‘I Hate Suzie’ Is the Perfect Feel-Bad Show for the Holidays

The end of the year is a time for self-reflection. Sometimes, if you’re looking for a TV show to watch as the calendar waits to flip over, the goal is to find something that reflects a little bit of yourself back at you. Wind down in the vicinity of a fireplace and let a show wrap you like a warm blanket.

For those who want to go the opposite route and lean into every last shred of anxiety, “I Hate Suzie” Season 2 is here just in time for your end-of-year celebration of choice. A show that began as a laser-focused fame dramedy released on HBO Max in the heart of 2020 (not exactly the most calming chapter in world history either) returns for a follow-up, with Billie Piper’s former child star Suzie Pickles back under the fictional microscope again.

More from IndieWire

In the cheekily titled “I Hate Suzie Too,” Suzie’s marriage has all but crumbled after the release of a blistering tabloid story. The resultant custody battle with her estranged husband Cob (Daniel Ings) is the heaviest burden Suzie is carrying, but it’s not the only one. Her friendship with agent/longtime confidant Naomi (Leila Farzad) is on the rocks, she’s floundering on a “Dancing with the Stars”-esque celebrity competition show, and she’s still dealing with the fallout from an unwanted pregnancy.

The continued brilliance of “I Hate Suzie” is the clarity with which it presents all of Suzie’s choices, ranging from the misguided to the disastrous. The armchair psychology is at a minimum here, particularly because Suzie is thrown into situations (reality show confessionals, divorce hearings, crisis PR meetings) where she’s confronted with questions about those decisions. There’s no cheeky ambiguity about what she’s done or even what she wants. “I Hate Suzie” becomes a case study in whether her karmic punishment fits the crime.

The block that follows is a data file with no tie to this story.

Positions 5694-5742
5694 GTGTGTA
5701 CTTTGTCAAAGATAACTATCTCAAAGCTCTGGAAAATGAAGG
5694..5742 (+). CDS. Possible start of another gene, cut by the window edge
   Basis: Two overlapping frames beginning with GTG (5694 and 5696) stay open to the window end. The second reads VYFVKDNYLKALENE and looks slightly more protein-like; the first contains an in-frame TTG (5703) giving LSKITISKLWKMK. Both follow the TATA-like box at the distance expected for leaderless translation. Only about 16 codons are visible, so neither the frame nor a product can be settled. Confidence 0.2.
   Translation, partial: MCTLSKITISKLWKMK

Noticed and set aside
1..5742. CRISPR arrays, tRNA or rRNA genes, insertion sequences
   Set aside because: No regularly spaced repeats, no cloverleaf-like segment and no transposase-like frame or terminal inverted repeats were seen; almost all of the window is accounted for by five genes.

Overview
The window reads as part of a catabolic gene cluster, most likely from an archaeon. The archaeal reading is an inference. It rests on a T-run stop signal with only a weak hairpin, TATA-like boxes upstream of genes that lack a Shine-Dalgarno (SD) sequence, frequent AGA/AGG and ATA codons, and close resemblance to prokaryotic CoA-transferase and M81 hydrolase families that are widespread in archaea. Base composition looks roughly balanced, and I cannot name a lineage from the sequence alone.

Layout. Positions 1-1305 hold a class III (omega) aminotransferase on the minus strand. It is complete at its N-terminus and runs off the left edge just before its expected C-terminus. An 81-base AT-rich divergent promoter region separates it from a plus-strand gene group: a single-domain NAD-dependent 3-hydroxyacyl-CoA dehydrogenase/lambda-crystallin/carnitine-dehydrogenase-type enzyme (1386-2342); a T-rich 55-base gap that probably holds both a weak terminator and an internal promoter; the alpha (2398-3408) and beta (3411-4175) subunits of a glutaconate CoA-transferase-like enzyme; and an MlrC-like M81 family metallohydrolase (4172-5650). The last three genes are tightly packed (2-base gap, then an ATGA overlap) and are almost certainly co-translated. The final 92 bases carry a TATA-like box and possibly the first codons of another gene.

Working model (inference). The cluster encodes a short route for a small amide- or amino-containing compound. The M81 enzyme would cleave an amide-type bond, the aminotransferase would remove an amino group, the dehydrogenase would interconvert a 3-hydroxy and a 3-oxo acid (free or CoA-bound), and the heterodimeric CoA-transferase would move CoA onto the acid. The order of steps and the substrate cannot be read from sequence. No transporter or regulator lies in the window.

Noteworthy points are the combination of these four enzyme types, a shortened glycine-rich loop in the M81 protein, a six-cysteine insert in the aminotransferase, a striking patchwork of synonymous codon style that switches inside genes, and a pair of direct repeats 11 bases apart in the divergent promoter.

Everyone in this cast is locked into what this breakneck emotional season needs. There’s a potent mix of anger, betrayal, and viciousness that Ings slips into every Cob interaction. Farzad somehow keeps all those same feelings on Naomi’s side, mostly tamped down in the way that people in rocky friendships manage to weather them. Suzie’s son Frank (Matthew Jordan-Caws) also pulls off the seesaw between a kid adoring his parents and using them as targets during times of uncertainty.

“I Hate Suzie” - Credit: Tom Beard/HBOMax
“I Hate Suzie” - Credit: Tom Beard/HBOMax

Tom Beard/HBOMax

And there aren’t enough praises for Piper, who embraces every inch of Suzie’s mistakes without a hint of judgment. You can see the mental gymnastics that Suzie goes through to justify each impulsive choice. When there’s a minimal chance that things might work out her way, there’s a sliver of hope that peeks through on Piper’s face. In a season filled with crushing realizations and overwhelming disappointments, it’s illuminating to see the points where Suzie is genuinely happy. “I Hate Suzie” is at its most gutting when Suzie is one step too slow to realize that the things bringing that happiness are quickly slipping through her fingers.

As you might imagine, this isn’t exactly a joyful chunk of TV. But there’s an audaciousness in this show’s approach to stress, as orchestrated by writer/co-creator Lucy Prebble, where the only way out is through. This season’s director Dawn Shadforth finds the optimal times to take a claustrophobic approach to where the camera is in relation to Suzie and her volatile mental state. It’s a testament to both Prebble and Shadforth that the same feeling of tension flows through the entire season, regardless of how far away everyone is. Kicking off with plenty of forward motion and barely ever letting up, this is basically the “Mad Max: Fury Road” of backstage show business dramas.

“I Hate Suzie” is also one of the strongest arguments for the British TV model. After a fuller-length first season, this new three-episode arc is a concentrated dose. There’s no padding or downtime or deep breaths to recuperate. Each new conversation adds another stone to Suzie’s chest. By the end, you almost share in that struggle to breathe.  It’s the equivalent of building an entire season out of that one high-strung episode of “The Bear” from earlier this year. At risk of putting two great slices of TV against each other, this finale makes that twenty-minute pressure cooker feel like a breezy, afternoon stroll.

Shadforth also helps deliver some magnetic dance sequences here, from the hazy opening of the season through the various rounds of “Dance Crazee Xmas” Suzie both endures and indulges. It’s psychological ballet as metaphor, deployed to perfection. Performance is the one area of Suzie’s life where she seems to have things decently figured out. It’s also the closest thing that “I Hate Suzie” has to a respite. Part of what makes this show fascinating is the act of bracing for what comes when the music stops.

Both seasons of “I Hate Suzie” are now available to stream on HBO Max.

Best of IndieWire

Sign up for Indiewire's Newsletter. For the latest news, follow us on Facebook, Twitter, and Instagram.

Click here to read the full article.